Bin 798, RWT, Barossa, Shiraz, 2015

  Penfolds

A toasty, minty nose, dried raspberry and figs accompany red and black liqueured fruits, lots of structure here, from both wood and grape. Bold Barossa Shiraz needing a little time to integrate fully but impressive for its concentration and sheer power. Matured for 16 months in French oak, 83% new and 17% one year old.

Contains Sulphites.

About Penfolds

Penfolds' first vineyard was founded in 1844 at Magill, South Australia, by Dr Christopher Rawson Penfold. After travelling to Bordeaux and studying winemaking techniques there, he returned vowing to produce a wine to rival the greatest clarets, this was Grange. The first vintage of Grange, named after Dr Penfold's cottage in Magill, was 1951. Today Grange is undoubtedly Australia’s most iconic and recognizable wine. Ever since its inception in 1951 the Shiraz dominated blend has come to symbolize the absolute peak of Australian fine wine. In the modern era, with Peter Gago at the helm, the wine seems to be gaining more plaudits than ever before. All early vintages were made from Shiraz grapes grown at Magill and Morphett Vale, Adelaide, and the wine was matured in new American oak for 12 months. Small amounts of Cabernet Sauvignon are included in some vintages of Grange, and the wood ageing period has been lengthened to between 18 and 20 months. The wine is not released for at least four years after the vintage. A host of award-winning red wines from Penfolds have since followed, many identified by bin numbers which originated in the winery stock-keeping system. In 1998 Penfolds released its eagerly awaited top-end white wine, Yattarna, a blend of Adelaide Hills and McLaren Vale Chardonnay.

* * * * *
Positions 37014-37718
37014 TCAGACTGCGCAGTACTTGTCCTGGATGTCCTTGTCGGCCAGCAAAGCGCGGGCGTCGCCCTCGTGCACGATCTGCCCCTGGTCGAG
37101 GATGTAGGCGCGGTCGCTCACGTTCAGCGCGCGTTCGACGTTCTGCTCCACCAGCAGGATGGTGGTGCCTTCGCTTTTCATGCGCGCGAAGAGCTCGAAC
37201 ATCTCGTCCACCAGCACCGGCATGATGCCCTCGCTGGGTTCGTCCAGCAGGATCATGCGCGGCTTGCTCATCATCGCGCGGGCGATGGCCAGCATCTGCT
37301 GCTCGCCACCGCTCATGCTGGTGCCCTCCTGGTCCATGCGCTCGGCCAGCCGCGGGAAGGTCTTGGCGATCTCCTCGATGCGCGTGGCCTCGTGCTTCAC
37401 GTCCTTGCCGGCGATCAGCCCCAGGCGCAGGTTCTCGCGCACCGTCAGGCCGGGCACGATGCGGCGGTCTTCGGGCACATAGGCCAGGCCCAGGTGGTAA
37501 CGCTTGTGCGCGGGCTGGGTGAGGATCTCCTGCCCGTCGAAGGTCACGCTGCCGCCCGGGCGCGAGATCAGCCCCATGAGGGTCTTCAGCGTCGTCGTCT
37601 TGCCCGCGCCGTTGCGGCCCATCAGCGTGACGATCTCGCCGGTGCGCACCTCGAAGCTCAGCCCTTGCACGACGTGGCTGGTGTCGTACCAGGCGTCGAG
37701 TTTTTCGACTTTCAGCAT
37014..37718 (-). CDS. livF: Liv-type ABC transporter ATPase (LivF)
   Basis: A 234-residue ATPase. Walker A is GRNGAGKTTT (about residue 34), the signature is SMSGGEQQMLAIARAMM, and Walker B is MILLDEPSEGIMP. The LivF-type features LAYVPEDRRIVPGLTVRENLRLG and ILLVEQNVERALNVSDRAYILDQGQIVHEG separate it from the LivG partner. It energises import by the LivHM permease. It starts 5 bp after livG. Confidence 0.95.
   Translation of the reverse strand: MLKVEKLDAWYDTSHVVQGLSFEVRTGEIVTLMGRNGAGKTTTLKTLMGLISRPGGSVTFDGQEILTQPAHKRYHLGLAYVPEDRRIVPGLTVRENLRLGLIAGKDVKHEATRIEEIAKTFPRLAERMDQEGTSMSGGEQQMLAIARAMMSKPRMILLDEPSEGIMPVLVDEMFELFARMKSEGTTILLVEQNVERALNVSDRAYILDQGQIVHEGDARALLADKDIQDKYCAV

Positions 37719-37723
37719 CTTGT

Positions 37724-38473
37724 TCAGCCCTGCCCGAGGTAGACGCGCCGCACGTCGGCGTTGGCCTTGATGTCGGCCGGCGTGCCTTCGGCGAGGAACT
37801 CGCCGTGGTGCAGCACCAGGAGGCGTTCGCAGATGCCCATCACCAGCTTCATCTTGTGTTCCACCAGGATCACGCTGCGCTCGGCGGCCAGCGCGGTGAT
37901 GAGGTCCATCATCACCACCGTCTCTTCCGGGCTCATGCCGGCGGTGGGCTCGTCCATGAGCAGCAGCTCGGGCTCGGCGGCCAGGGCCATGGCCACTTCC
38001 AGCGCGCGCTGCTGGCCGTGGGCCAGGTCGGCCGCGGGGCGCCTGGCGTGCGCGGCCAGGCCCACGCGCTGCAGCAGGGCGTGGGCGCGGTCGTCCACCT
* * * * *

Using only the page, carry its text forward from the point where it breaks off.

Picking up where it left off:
Appellation: Australia

Australia in many ways epitomises freedom and attitude in the New World. Producing every style of wine imaginable from innumerable grape varieties - the most famous being Shiraz - innovation and experimentation have been the hallmarks of this great wine producing nation for decades. Indeed, Australian wine often hits a sweet spot in the relationship between price and quality, and as such is extremely popular in export markets. This led to overproduction and oversupply in the 1980s and 1990s as big brands began to dominate the industry, eventually damaging the reputation that early producers had worked so hard to promote. Nowadays we are witnessing a dazzling return to form, with ever more artisan and terroir-focused producers crafting wonderfully expressive and appealing wines, as they seek to demonstrate that Australia is a worthy contender.